All of which is a roundabout way of saying that this year's SPX was a welcome bucket of cold water in the face, a timely reminder of the fact that there are other kinds of comics I could be doing – not necessarily instead of, but at least at the same time as, the ones I'm currently making. So, starting immediately, I will be taking steps to do that very thing. More importantly, to do it regularly, one day a week, and not just when I have an idea for a minicomic once in a blue moon. Doing my own, uncalculated, straight-from-the-gut comics needs to be a central part of my life again. This is something that I have known for a while on an intellectual level; the difference between this time last week and right now is that now I feel it right down to my bones. I feel now that it is less a matter of "wouldn't it be nice" and more a matter of creative survival, artistic necessity. Of being the cartoonist that I could be. I can't promise you'll see the fruits of this immediately, but I'm quietly confident it'll happen sooner rather than later.

I will close by saying hello and thanks to the people who made the weekend what it was for me, from the organisers and my fellow exhibitors to everyone who came by my table and bought something or just said hello, to every kid half my age who was there showing me how it's done. You know who you are. Until next time.

Saturday, September 06, 2014

Abigail and the Snowman

Announced a day or two ago: I'm currently working on a new four-issue series for Boom! Studios, Abigail and the Snowman, about a girl and her Yeti. There's some blather about it here.

And here's the cover to #1, coloured by Fred Stresing.


 There's also a variant cover by the fabulous Sonny Liew.


Friday, September 05, 2014

Digital Cogitation

So I recently checked out a bunch of Thrillbent titles after Mark Waid kindly offered me a look at the archives over at thrillbent.com and asked me if I'd mind making some noise about it in return. There are some interesting people doing stuff over there: apart from Waid himself, who's responsible for a few series on the site, the Aw Yeah Comics title and Tom Scioli's stuff particularly caught my eye. So I loaded a bunch of these titles as .cbz files on my clunky 1st-generation iPad a few nights ago.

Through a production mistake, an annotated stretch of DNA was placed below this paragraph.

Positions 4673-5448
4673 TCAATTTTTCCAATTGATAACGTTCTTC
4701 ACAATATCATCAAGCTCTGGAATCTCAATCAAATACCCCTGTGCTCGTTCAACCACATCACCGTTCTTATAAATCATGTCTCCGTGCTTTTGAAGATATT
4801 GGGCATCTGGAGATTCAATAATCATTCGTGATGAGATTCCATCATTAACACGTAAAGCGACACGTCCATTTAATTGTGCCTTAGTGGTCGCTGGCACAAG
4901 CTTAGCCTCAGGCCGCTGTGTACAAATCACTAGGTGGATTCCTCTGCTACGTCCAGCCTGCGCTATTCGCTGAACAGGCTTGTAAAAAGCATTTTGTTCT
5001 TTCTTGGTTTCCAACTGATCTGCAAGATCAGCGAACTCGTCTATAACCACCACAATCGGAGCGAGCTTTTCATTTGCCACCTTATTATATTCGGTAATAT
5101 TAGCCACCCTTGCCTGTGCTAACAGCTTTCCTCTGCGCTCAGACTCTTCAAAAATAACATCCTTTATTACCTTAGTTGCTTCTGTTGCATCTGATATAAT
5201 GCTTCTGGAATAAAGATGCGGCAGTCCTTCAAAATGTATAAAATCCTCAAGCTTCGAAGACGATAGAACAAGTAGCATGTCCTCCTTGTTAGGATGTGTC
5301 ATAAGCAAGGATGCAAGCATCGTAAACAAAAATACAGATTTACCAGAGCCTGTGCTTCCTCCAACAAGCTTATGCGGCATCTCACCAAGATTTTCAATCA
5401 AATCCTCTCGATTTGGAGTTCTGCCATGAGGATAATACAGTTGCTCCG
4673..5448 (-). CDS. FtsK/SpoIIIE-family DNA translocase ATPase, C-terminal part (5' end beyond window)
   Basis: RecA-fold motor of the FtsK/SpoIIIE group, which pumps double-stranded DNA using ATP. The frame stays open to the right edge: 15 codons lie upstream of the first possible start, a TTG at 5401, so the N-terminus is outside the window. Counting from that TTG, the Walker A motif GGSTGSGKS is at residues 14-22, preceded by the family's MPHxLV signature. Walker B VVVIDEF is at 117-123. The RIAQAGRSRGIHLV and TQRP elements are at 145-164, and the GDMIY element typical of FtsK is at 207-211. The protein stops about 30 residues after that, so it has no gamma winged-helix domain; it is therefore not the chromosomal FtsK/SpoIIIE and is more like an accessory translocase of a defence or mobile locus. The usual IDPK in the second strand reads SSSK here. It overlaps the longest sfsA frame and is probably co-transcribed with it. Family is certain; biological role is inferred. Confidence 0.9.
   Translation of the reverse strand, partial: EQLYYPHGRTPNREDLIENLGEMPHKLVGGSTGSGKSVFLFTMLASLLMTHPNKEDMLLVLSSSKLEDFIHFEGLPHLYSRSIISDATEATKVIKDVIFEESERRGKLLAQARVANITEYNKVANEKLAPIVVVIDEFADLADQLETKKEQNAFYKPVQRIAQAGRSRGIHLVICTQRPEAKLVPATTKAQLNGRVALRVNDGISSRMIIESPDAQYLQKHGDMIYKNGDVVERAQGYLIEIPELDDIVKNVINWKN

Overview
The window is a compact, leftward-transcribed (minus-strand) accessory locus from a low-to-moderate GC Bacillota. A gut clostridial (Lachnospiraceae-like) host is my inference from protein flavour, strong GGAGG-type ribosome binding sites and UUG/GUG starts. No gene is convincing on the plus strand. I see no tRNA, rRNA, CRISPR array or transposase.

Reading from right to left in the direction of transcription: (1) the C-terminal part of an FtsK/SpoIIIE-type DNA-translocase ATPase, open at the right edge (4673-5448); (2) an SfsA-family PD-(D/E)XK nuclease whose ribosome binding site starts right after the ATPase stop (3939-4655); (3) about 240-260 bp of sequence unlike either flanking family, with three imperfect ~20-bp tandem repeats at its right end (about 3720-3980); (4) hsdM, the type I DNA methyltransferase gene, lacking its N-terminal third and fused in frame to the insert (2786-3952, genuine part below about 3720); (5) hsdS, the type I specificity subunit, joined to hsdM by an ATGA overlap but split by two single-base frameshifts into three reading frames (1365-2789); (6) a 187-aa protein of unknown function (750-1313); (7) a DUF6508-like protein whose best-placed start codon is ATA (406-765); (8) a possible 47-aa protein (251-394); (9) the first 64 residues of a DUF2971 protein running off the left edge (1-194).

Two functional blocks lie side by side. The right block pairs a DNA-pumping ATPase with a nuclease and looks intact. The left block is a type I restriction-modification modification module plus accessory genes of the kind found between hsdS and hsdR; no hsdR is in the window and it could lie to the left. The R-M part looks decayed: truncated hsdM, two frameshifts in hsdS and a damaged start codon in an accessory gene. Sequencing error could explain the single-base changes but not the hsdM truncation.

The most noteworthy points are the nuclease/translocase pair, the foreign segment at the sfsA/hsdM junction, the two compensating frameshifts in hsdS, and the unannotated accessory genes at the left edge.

To be completely up-front about it, I've been eyeing these new digital comics with a certain amount of "eh" for a while now. Not that I have a problem with digital comics per se – I started a weekly web strip in 1999 which I did for five years, and I've done a few things on the web since then – but I remain unconvinced that what I can only think of as the "Thrillbent tricks", the panels popping up on a page one by one and balloons appearing gradually and all that kind of thing, add anything of value to the reading experience. I blasted through Insufferable Volume 1 and all the Scioli stuff on that first night and I enjoyed them both – Waid's never less than a solid genre writer, and frequently excellent as these things go, and Scioli's a stylist whose work I like quite a bit – but I never really felt that I was getting anything from what David Lloyd calls the "tricksy" digital stuff that I wouldn't have got just as much out of in print. On some level I still don't really get the point of it.